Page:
I want to ask about these alleged divisions within the Democratic Party, between those that take corporate PAC money and those who don’t. Vox had a story in March suggesting, “Some Democrats who took no corporate PAC pledge are already getting pressured to ditch that promise.” The story quotes Susan Wild, whom I’ve interviewed a couple of times and who campaigned on no corporate PAC money. She’s quoted in this story as saying that there’s pressure, “mostly from members who’ve been here a long time, a few who have been very dismissive and said ‘You’re going to have to get rid of that.’” Basically saying “You know what, you campaigned on no corporate PAC money, but it’s time to get with the program and take it.” What do you make of that alleged division between people like Susan Wild, Andy Kim, recently elected in 2018, on a no corporate PAC money platform and now potentially getting some pushback on that from leadership?

Well, the leadership is wrong in that regard. If you really want to represent the people, you have to get in the trenches with the people, and you do that by supporting and surviving on the support of the people. Now, that raises the question, “Well, can money overrule in the electoral process?” And it can. But also what is significant is that when you head a constituency that understands the issues because the leaders have made the effort going door to door—I first got elected to office without money, going door to door, buttonholing people on issues that I felt were important 50 years ago.

The flipside of that is that there are a lot of organizations that are liberal and progressive organizations that raise money and help candidates. So, is that enough to overcome the corporate monies that are made possible through the Supreme Court decision on Citizens United? I think it’s possible. But you have to commit yourself. Now the Democrats are split where they say, “We have to take some of this money…” It’s not some. They take a lot. Corporations are happy to do it until you get a situation like what occurred under Obama, which is what the Obama healthcare plan was, which is basically a subsidy to the insurance industry and the pharmaceutical industry. The legislation is watered down from the get go. I would say if there’s ever a chance to make this point of eschewing bad corporate monies, it should be bad corporate monies. But there are good corporate monies because a lot of these progressive organizations are not just non-profit, but they’re for profit.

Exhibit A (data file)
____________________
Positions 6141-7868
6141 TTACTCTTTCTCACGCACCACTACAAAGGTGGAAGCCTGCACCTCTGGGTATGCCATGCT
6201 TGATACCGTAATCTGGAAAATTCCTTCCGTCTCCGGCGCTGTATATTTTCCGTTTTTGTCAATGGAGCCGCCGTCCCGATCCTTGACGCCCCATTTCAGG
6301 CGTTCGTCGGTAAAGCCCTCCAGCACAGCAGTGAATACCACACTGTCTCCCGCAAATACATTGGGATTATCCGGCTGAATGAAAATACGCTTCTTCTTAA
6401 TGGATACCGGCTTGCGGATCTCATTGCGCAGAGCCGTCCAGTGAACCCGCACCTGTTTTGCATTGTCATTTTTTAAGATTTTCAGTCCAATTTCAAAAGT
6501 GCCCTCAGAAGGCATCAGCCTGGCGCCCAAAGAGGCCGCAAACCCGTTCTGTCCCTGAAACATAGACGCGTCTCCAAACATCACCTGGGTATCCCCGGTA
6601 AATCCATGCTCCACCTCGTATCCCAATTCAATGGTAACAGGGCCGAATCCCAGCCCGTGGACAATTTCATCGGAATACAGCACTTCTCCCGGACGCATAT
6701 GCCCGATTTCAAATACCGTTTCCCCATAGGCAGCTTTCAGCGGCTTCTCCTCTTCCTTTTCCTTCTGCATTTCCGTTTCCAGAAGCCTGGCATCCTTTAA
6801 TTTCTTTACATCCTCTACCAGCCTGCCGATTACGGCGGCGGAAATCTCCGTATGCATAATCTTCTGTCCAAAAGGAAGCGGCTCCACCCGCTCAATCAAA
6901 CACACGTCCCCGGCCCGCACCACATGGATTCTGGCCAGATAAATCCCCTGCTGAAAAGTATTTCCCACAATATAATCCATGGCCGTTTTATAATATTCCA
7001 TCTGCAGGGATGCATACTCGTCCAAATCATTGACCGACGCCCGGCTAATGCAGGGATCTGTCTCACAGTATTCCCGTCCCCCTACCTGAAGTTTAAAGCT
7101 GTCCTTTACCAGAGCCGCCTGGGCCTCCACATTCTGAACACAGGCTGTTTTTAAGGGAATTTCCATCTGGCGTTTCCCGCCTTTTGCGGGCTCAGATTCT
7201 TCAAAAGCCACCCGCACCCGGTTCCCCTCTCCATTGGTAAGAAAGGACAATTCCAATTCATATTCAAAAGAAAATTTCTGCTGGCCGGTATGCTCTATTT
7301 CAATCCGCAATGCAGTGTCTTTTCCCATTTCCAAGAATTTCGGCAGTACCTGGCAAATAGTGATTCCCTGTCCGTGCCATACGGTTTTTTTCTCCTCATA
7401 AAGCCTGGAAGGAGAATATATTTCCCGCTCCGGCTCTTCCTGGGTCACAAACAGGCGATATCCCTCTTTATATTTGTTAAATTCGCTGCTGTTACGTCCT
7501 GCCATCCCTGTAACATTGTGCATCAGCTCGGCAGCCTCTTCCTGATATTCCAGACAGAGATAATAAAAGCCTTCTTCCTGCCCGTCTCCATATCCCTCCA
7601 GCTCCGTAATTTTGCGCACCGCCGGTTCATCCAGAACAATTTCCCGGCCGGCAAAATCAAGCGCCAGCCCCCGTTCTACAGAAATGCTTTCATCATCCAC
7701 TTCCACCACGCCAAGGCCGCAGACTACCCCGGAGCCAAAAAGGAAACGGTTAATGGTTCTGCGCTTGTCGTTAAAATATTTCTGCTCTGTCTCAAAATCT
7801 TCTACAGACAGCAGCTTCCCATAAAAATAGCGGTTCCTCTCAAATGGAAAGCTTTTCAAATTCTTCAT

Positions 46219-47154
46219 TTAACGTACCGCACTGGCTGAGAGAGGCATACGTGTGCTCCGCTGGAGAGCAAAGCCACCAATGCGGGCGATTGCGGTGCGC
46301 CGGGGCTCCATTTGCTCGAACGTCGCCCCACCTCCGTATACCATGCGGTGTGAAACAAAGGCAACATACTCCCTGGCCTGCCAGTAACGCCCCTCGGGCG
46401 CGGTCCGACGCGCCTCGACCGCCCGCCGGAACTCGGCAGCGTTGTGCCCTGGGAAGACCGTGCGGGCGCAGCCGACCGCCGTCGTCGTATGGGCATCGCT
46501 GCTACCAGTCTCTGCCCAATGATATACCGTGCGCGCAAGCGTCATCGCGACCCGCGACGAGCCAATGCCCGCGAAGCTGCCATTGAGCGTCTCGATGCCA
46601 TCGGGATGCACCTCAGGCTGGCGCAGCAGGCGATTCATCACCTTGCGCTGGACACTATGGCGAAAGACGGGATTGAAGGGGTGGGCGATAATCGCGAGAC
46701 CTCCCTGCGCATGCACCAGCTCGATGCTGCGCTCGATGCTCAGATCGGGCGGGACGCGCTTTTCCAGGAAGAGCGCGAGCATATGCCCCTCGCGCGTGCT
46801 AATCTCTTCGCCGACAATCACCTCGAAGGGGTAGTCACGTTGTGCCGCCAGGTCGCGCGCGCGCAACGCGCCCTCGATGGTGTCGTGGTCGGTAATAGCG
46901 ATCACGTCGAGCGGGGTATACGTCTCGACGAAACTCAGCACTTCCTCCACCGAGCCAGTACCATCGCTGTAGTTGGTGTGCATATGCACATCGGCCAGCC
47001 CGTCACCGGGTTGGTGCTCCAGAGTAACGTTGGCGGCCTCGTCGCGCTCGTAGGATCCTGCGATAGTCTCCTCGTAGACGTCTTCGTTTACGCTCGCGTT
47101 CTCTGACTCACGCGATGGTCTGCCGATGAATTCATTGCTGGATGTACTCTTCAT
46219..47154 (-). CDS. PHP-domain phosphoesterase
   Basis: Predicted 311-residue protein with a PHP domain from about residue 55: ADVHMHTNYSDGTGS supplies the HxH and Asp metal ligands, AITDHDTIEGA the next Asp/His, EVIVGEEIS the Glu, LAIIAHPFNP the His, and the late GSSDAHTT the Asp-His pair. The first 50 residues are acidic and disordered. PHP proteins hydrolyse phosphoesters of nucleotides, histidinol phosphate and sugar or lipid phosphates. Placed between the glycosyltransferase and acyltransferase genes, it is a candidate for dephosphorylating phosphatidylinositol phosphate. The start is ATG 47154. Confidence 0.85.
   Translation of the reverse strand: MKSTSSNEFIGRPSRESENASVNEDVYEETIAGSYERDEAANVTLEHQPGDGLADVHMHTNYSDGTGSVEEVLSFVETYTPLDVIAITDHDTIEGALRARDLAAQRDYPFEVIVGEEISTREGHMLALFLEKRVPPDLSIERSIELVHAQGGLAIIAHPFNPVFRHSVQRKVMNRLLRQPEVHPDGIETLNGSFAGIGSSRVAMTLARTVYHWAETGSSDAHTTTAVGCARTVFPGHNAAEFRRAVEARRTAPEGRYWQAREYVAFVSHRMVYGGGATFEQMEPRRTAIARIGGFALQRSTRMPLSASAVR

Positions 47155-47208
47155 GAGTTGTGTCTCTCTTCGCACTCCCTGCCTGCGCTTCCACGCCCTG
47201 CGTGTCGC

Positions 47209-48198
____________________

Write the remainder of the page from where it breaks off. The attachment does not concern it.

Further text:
So, there is sometimes good corporate PAC money in your mind—not all corporate PAC money is bad?

Of course there is. That’s what Ocasio-Cortez was saying when she revolted and said, “Don’t give the money to the House Campaign committee” because they’re going to spread that out to some of the people that shouldn’t be here. She was recommending that they give the money directly to the individuals. And that’s exactly the case. They will spread this money out to the people who’ve been there too long, who should be long gone. We’re talking about Blue Dog Democrats. We’re talking about people that have a bad voting record. What we need to do is clean that up. But that’s on the representative government side. This could be improved substantially if we had the people, as lawmakers, making laws because they could reverse Citizens United. Also, they could do what they do in Europe and have short periods of time for elections. You don’t have to raise all of this crazy money to be able to pay and get rich from. Of course, mainstream media just loves this stuff because then they’re the ones that you spend money on for your candidacy. So you’re raising money from corporate interests and you spend it with corporate interests, and people get behind those.

So I know you’ve obviously been very critical of the Trump administration. Is there anything President Trump’s doing, whether it’s reexamining lobbying bans or on the campaign trail where he’s talked about giving money to both sides to represent his interests—is there anything helpful that President Trump has done, whether it was as a candidate or in office that has been helpful to some of these priorities that progressives might favor?

Well, I would say that old saying: that even a broken clock has the right time twice a day. We live in very interesting times. I just hope that the people get angry enough that they will look outside of the box for the solution, which of course, is what I offer. Because the Democrats, even if they won the Presidency—even if Bernie became President and his Vice President is Tulsi Gabbard, which is my choice—he would not be able to enact his agenda. And it a simple reason; I doubt the Senate Democrats will be able to pick up 12 or 13 seats in the Senate, and absent that, Mitch McConnell would be able to thwart any kind of legislation because they would be able to filibuster.